Futures in primary science education – connecting students to place and ecojustice
After providing a background to futures thinking in science, and exploring the literature around transdisciplinary approaches to curriculum, we present a futures pedagogy. We detail case studies from a year-long professional learning action research project during which primary school teachers developed curriculum for the Anthropocene, focusing on the topic of fresh water. Why fresh water? Living in South Australia—the driest state in the driest continent—water is a scarce and precious resource, and our main water supply, the River Murray, is in trouble. Water is an integral part of Earth’s ecosystem and plays a vital role in our survival (Flannery, 2010; Laszlo, 2014). Water literacy therefore has a genuine and important place in the school curriculum.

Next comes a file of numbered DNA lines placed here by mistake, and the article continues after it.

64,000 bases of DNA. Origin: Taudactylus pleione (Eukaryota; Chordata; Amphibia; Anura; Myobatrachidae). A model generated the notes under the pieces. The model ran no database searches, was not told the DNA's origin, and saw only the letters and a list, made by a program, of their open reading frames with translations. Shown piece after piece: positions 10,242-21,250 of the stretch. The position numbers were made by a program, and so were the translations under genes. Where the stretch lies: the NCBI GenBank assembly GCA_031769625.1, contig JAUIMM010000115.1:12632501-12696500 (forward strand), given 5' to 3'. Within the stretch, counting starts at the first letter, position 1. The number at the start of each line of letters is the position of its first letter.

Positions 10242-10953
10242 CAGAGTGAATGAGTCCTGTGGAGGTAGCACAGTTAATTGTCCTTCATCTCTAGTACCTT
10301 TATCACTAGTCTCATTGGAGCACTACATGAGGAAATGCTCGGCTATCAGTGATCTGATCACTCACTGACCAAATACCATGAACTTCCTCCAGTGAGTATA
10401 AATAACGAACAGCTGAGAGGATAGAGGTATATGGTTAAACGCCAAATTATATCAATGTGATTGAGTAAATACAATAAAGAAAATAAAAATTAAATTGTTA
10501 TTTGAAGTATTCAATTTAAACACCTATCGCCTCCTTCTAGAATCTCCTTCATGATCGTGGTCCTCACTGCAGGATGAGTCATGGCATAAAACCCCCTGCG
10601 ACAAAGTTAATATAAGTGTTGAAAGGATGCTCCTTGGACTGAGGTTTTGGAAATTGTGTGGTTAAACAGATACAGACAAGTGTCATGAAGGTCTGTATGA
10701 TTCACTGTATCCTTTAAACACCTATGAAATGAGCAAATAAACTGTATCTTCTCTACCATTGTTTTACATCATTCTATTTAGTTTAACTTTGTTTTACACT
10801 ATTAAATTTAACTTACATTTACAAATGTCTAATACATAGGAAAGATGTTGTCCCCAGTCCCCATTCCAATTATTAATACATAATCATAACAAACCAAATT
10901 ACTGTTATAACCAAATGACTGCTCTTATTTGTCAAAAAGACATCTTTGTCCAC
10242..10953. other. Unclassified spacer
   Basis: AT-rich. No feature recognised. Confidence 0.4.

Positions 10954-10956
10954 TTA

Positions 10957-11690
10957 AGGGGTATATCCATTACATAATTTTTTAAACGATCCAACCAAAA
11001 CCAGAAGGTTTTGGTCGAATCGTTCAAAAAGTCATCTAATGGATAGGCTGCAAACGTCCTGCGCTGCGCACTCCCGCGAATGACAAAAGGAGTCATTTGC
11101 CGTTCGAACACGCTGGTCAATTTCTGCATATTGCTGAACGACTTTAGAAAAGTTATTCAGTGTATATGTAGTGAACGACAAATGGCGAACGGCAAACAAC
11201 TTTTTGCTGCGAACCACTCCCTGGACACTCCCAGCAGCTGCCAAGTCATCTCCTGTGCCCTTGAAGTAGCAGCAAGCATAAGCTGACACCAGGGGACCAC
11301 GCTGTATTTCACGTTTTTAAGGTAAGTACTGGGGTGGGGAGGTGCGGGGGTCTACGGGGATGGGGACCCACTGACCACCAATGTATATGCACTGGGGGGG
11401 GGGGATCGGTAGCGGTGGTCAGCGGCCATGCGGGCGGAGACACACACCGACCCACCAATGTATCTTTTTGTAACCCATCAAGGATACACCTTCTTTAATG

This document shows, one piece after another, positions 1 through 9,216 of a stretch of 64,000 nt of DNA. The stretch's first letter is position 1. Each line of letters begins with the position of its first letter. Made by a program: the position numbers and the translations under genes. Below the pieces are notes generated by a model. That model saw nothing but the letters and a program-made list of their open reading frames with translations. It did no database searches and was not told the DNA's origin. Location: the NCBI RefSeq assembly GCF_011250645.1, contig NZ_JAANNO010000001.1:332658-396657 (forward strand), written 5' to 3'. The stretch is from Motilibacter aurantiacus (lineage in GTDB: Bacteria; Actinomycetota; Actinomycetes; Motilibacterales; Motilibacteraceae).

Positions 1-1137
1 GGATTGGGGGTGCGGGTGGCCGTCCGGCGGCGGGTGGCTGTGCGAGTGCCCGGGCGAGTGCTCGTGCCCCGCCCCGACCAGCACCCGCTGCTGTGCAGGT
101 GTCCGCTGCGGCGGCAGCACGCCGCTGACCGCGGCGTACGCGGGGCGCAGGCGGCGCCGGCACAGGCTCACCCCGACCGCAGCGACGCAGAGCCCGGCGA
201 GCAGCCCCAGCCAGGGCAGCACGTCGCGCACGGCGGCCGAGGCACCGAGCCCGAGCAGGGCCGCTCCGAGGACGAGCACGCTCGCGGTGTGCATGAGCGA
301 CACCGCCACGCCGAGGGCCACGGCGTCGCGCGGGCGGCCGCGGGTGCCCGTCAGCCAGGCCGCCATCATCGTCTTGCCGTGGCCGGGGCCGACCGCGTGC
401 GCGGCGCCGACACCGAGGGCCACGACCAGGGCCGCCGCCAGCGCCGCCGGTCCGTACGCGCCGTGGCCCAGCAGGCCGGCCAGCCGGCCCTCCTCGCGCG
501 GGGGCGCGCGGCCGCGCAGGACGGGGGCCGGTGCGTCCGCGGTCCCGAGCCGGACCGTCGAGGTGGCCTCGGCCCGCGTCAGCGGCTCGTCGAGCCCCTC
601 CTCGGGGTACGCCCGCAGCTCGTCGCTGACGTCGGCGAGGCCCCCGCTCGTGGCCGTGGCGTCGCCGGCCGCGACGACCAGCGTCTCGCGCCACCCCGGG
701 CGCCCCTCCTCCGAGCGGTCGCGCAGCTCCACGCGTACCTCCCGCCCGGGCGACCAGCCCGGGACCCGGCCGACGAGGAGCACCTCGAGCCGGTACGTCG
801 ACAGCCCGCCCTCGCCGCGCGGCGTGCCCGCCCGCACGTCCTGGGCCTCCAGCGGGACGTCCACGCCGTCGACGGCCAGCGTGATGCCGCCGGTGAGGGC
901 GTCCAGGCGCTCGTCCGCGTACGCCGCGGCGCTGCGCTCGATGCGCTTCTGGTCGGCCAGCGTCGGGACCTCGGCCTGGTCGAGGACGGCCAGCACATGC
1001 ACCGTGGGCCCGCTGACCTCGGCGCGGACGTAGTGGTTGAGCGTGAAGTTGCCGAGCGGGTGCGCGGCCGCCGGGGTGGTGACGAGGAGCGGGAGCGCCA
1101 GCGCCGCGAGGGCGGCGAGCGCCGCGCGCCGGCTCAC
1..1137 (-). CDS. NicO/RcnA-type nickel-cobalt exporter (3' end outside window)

Working with teachers and their students, the Water Literacies Project provided an ideal opportunity to explore a range of pedagogical approaches and practices which connect students to their everyday world, both now and in their possible futures, through place-based learning. We describe the use of futures scenario writing in an issues-based transdisciplinary curriculum unit on the theme of Water, driven by Year 5 teachers and their students from three primary schools: two located on the River Murray and one near metropolitan Adelaide. All three schools focused on a local wetland. The research was informed by teacher interviews, student and teacher journals, student work samples, and teacher presentations at workshops and conferences. We report on two aspects of the project: (1) the implementation of futures pedagogy, including the challenges it presented to the teachers and their students and (2) an emerging analysis of students’ views of the future and implications for further work around the futures pedagogical framework. Personal stories in relation to water, prior knowledge on the nature of water, experiential excursions to learn about water ecology and stories that examine the cultural significance of water—locally and not so locally—are featured (Lloyd, 2011; Paige & Lloyd, 2016). The outcome of our project is the development of comprehensive adventurous transdisciplinary units of work around water and connection to local place.
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